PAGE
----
American Lawyer, Lost and Found: The Long Road Back for Lawyers Waylaid by the Recession:
[T]housands of law school graduates from the years during and immediately after the recession, roughly 2008 through 2013 [struggled to find legal jobs]. The percentage of grads who found work as lawyers right out of school in that period tumbled to the lowest levels in decades, causing many to question the value of a legal education. That, in turn, caused law school enrollment to drop and forced schools to be more transparent about their employment outcomes.
Years later, the effects are still being felt by those who graduated during the recession. The displacement of top graduates had a domino effect, as everyone downshifted to whatever work they could find, including solo practice, long-term contract review and foreclosure processing. Lawyers from less-selective law schools and those with the most debt were even worse off, forced to take low-level employment and sometimes to abandon the law altogether. For all the young lawyers who were affected by the crisis, success became a matter of perseverance, flexibility and, to some extent, luck. ...
Economists generally define the recession as having lasted from December 2007 through June 2009, when the national unemployment rate rose from 5% to 9.5%. Unemployment peaked at 10% in October 2009.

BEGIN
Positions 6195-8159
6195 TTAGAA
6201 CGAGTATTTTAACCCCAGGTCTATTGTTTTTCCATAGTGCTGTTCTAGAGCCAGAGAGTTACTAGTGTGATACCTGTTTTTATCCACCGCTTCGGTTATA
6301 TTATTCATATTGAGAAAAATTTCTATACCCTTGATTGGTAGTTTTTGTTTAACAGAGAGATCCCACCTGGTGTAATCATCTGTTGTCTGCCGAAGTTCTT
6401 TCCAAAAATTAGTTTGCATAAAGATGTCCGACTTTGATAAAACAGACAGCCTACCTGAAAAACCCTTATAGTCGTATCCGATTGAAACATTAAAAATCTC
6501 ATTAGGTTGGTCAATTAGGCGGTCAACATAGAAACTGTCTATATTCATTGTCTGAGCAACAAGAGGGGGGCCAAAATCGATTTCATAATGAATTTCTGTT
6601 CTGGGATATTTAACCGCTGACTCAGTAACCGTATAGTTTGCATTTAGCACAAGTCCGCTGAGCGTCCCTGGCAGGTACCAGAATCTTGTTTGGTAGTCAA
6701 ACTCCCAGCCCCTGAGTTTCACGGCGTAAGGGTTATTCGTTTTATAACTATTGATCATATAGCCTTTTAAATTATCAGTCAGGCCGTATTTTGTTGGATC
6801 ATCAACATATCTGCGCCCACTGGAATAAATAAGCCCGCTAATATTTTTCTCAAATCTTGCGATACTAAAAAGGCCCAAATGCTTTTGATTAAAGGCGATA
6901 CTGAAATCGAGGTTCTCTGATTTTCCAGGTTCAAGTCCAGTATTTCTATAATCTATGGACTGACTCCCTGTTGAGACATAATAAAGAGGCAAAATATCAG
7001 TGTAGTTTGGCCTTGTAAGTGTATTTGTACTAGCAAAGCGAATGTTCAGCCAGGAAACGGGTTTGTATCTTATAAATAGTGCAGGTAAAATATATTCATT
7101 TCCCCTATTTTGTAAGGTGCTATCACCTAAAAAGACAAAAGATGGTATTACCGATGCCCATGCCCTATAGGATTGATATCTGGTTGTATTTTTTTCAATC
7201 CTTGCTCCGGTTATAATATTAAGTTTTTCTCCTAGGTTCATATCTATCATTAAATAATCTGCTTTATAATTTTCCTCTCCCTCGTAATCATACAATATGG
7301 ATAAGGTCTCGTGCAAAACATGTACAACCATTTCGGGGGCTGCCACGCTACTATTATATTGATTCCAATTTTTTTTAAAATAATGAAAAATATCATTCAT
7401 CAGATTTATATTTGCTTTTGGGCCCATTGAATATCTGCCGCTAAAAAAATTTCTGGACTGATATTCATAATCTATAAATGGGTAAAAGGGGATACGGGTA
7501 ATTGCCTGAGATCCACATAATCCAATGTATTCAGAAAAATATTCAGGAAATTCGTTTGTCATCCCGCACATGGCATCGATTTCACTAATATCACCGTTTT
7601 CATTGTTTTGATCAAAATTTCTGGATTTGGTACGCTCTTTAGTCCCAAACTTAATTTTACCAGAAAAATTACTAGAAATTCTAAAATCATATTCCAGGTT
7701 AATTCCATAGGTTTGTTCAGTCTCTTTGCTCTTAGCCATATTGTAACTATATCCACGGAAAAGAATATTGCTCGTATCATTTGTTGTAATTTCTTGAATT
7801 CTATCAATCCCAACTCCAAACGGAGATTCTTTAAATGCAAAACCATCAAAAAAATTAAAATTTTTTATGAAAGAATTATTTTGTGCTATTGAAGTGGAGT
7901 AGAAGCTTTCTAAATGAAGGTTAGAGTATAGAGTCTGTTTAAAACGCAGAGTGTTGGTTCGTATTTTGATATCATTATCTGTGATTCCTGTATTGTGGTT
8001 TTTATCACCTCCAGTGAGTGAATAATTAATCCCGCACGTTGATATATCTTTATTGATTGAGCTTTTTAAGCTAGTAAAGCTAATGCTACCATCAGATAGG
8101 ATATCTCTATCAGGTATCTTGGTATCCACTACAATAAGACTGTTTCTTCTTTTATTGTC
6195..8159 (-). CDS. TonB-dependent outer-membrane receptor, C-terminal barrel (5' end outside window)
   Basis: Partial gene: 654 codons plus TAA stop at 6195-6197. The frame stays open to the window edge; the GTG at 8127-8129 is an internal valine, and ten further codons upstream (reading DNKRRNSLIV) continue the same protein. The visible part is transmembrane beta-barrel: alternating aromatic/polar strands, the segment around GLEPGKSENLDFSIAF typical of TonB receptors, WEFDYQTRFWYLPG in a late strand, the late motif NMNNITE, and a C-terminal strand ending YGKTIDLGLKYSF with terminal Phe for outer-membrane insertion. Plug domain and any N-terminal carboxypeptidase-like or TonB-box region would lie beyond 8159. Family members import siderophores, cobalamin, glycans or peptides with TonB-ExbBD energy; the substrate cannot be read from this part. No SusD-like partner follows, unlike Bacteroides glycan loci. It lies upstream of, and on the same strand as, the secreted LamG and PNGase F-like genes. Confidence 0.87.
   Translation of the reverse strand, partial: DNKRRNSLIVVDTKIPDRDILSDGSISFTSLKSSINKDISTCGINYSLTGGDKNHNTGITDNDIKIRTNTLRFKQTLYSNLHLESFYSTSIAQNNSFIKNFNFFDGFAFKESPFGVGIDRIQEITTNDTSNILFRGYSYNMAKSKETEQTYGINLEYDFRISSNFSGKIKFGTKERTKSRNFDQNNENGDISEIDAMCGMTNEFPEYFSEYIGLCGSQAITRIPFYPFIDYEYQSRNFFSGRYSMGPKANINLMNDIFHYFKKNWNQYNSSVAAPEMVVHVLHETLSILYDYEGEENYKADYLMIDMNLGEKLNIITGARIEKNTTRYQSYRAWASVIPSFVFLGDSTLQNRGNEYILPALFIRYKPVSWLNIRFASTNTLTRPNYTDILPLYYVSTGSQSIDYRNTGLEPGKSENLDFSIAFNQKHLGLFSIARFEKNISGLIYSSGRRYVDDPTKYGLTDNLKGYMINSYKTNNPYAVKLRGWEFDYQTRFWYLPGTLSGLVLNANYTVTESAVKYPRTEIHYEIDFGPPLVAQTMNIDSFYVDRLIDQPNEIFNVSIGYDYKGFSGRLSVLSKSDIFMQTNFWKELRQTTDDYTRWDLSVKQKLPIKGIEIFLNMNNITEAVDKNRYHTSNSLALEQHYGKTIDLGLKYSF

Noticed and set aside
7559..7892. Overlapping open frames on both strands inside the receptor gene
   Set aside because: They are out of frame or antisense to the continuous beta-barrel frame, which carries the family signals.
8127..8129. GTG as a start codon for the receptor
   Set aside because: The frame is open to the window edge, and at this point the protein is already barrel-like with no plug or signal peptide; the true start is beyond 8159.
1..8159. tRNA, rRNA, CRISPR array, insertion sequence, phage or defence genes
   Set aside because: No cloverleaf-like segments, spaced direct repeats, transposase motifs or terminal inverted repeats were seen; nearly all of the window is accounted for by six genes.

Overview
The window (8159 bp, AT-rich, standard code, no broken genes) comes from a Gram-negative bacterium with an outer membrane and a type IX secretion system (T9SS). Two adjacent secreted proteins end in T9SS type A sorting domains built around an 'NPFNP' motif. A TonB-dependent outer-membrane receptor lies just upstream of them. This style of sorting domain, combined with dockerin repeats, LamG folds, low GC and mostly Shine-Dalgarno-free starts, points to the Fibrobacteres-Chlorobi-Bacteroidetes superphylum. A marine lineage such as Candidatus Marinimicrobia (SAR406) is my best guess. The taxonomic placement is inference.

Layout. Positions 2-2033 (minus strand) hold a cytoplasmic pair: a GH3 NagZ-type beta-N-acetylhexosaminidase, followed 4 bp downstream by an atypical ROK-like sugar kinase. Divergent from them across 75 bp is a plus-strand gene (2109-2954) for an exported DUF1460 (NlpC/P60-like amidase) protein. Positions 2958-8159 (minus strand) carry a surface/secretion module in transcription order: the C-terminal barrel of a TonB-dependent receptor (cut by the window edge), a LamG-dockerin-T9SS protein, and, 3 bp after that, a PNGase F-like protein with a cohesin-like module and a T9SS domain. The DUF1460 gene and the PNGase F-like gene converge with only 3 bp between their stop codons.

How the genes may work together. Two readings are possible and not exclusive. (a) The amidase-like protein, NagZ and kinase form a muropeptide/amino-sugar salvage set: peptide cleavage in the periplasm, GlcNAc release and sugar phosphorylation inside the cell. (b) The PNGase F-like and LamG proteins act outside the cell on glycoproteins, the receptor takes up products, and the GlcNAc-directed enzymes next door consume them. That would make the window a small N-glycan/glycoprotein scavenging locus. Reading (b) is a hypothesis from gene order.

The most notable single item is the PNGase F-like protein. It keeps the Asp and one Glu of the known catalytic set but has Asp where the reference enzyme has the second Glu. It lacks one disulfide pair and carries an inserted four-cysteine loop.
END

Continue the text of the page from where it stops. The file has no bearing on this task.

The legal industry slump lasted much longer. According to U.S. Department of Labor data, legal services employment fell from a high of 1.18 million in July 2007 to 1.11 million in 2010, a drop of 70,000 jobs, or nearly 6% of the legal workforce. Despite the overall economic rebound, legal employment still hasn’t returned to prerecession levels.
Data from the National Association for Law Placement shows that law school graduate placement bottomed out in 2013, several years after the national recession had technically ended. The class of 2007 enjoyed a 91.9% employment rate (a 20-year high) and 76.9% of graduates got a job requiring bar passage. But the class of 2011 endured the worst legal job market since 1994, with 85.6% employment and just 65.4% of the class landing a job requiring bar passage. (By 2013, the employment rate among recent grads had slid to 84.5%.)
In fact, 2011 was the year that NALP and the American Bar Association coined the term “JD Advantage” to describe jobs in which bar passage is useful but not required. Less than half of the 2011 class (49.5%) got a job in private practice that year. That rate had hovered between 55% and 64% over the previous 25 years.
The hiring situation didn’t really begin to improve until 2014. Even then, the rebounding rate of graduates getting law jobs was partly the result of smaller law school graduating classes between 2013 and 2016. ...
Emily Bianchi, an associate professor of organization and management at Emory University Goizueta Business School, studies how economic conditions in early adulthood influence later job attitudes and behavior. In a Harvard Business Review article last fall, she cited her own and others’ research that found well-educated people who graduated from college during recessions on the whole earned less money and tended to work for smaller, less prestigious and lower-paying firms even decades later. But they were more satisfied than those who graduated in better times, and appeared to be less narcissistic as a group.
Indeed, most of the lawyers interviewed for this article felt that they gained something from overcoming difficulties early in their careers.